45 Restoration is a reseller for Taiwanese stuff from Tedd's Cycle V-Twinn. Although a lot of V-Twinn parts are ok I don't trust any parts from them with a bearing surface as they tend to be soft and dimensionally inaccurate.
i bought a repop star hub for my pan and i have had no issues with it i spent more cash on old worn out garbage hubs from eBay
maybe buy one as long as you can return it unless your doing restoration ...........taiwan stuff is usually pretty good {china not so }
I know nothing about the hub of which you speak. Pics would help.
I鈥檓 assuming it uses free balls and not press in ball bearings.

Mounted point grinding wheels in a milling machine spindle won鈥檛 have the required speed (SFM) or bearing rigidity. A bearing race with chatter is worse than a bearing with pits. Are you using an auxiliary high speed spindle, mounted to the quill ?
What kind of dresser will you use to generate the radius on the point and do you have an optical comparator to check your result Or a good enough CMM ?
Will you mount the hub to a rotary table or are you using a CNC mill ? If you have access to a mill鈥o you also have access to a good lathe and tool post grinder ?
Will you use oversized balls and where will you source them ?
Bearings are magic and have JuJu. They don鈥檛 allow compromises. At least for very long.

I鈥檝e been machining stuff for 55 years. You鈥檙e asking questions. I鈥檓 asking some too.
Together, maybe we can figure this out without ruining anything or putting your life in peril.

As for the drum, remember it needs to be laced up and trued when you鈥檙e resurfacing and then you want to radius your shoes to match the result.

Way back in 鈥79 I tried re-facing my single side 鈥54KHK front hub. Chucked it up in a lathe with a tool post grinder. Got it dial indicated concentric with the axle. Blued the inner drum surface and just cleaned it up to perfection. Got a brand new set of Buchanan spokes and laced it up to a 21鈥 rim. On the truing stand you could see the warps and ripples in the freshly ground drum as the truing process torsioned the drum out of round/true. I still have those spokes.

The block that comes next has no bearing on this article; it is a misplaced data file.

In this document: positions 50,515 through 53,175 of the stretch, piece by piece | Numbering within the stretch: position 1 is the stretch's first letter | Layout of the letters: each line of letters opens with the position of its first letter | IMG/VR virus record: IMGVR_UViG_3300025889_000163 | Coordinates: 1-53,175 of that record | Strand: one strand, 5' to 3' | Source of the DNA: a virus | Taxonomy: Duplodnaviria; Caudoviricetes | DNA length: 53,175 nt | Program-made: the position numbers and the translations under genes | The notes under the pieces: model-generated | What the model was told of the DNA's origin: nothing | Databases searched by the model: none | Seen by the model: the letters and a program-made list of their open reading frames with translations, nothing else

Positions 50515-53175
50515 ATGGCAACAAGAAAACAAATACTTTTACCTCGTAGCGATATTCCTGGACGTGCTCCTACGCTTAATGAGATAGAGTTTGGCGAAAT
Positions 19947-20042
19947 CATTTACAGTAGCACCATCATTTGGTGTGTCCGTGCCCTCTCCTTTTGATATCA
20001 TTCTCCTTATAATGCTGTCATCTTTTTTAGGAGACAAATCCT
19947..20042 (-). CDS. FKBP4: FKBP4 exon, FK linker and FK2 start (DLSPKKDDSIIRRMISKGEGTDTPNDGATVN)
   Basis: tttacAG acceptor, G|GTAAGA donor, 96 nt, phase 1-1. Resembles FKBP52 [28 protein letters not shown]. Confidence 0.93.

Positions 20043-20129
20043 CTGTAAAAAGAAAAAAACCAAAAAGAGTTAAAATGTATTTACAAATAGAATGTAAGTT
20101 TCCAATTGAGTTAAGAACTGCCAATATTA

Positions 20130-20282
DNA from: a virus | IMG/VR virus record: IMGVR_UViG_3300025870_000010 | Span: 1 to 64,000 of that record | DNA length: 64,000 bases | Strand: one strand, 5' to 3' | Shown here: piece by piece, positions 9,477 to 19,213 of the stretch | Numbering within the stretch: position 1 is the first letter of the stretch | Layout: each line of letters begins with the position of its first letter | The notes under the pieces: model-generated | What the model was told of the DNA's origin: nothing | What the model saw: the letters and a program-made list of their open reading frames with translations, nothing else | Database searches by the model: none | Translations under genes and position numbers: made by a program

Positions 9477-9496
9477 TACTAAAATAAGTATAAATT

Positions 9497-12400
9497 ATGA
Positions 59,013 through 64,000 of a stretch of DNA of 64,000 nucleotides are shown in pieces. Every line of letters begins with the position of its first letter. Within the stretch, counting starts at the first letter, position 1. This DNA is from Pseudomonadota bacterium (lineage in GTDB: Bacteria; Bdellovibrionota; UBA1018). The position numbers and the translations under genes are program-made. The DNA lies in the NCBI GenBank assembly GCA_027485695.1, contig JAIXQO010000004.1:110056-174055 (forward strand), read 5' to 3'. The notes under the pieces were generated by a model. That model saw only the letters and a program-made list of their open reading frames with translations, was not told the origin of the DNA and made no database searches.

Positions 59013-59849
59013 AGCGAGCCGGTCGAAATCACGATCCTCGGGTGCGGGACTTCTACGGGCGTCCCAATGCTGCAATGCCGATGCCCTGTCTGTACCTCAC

The road to Hell is paved with good intentions.

I salute your intention to save this part and keep it original.
Has anyone ever renewed the 1/2 hub [3/8" axle] bearing path and brake drum surface on a Harley 45 WL ? I have rust pits in both side of my bearing surfaces where the ball bearings run and the brake drum inner surface where the brake shoes contact is heavily pitted. I worked in a machine shop for 3 years running a surface grinder and we dressed grinding stones to various configurations. My idea is to grind a shaft mounted dressed round grinding stone and gently renew the bearing races on a milling machine. For the inner brake drum surface I would assemble the inner bearings and hollow center shaft assembly and spin the drum/spool hub assembly on a lathe and retrue the inner drum surface. I would buy a new center hub assembly but OEM Harley hubs are $850 and I don't trust the ones from Tedd Cysle/ V-Twinn to be made correctly or the bearings races to be hard enough. Any thoughts or experience is welcome.
A NEW APPROACH TO THE WL 750cc FRONT BRAKE SITUATION.
I obtained a used front 16" WL wheel with acceptable ball bearing race surfaces, good original paint rim, bad rusted spokes and a badly rusted 1/2 brake drum. It took me 8 hours with a heat gun and PB Blaster penetrant to unscrew all the spokes. I did not want to cut the spokes off with bolt cutters as I wanted to save them for a static wheel display made of junk parts. I drilled out the 5 rivets holding the brake drum to the spool hub flange without egging the spool hub rivet holes. I obtained a NOS green front USGI WLA brake drum off of Ebay. QUESTION? Has anyone ever riveted a front WL brake drum to a front spool hub. I'm thinking of using 3 tight fitting bolts and nuts in 3 of the rivet holes to clamp the drum tight to the spool hub flange. I'll then true up [centralize] the drum to the spool hub using a HD trueing stand or a lathe. I'll loosen the bolts and nuts slightly and tap the drum around until it is as centered as much as possible. I'll then tighten the nuts and bolts, heat up 2 rivets red hot and peen them in the 2 vacant hub/drum holes. Then I'll remove one at a time each of the 3 remaining bolts and nuts and rivet the 3 remaining rivets home. Any experience or suggestions?
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Sounds like a sensible approach to fix your problem
sounds like the right way to do it. good luck with the procedure! please share the results, my fingers are crossed for you
I would hope the hot rivets and banging doesn鈥檛 move the tight bolts
But sounds like way to go.
jb weld it and bolt it you have a few hours till it sets to true it up or bolt and a few spot welds
Grind off later,
Just ideas
I did a rear sprocket looked good but ended up with tight spot on chain so I presume it鈥檚 not centre.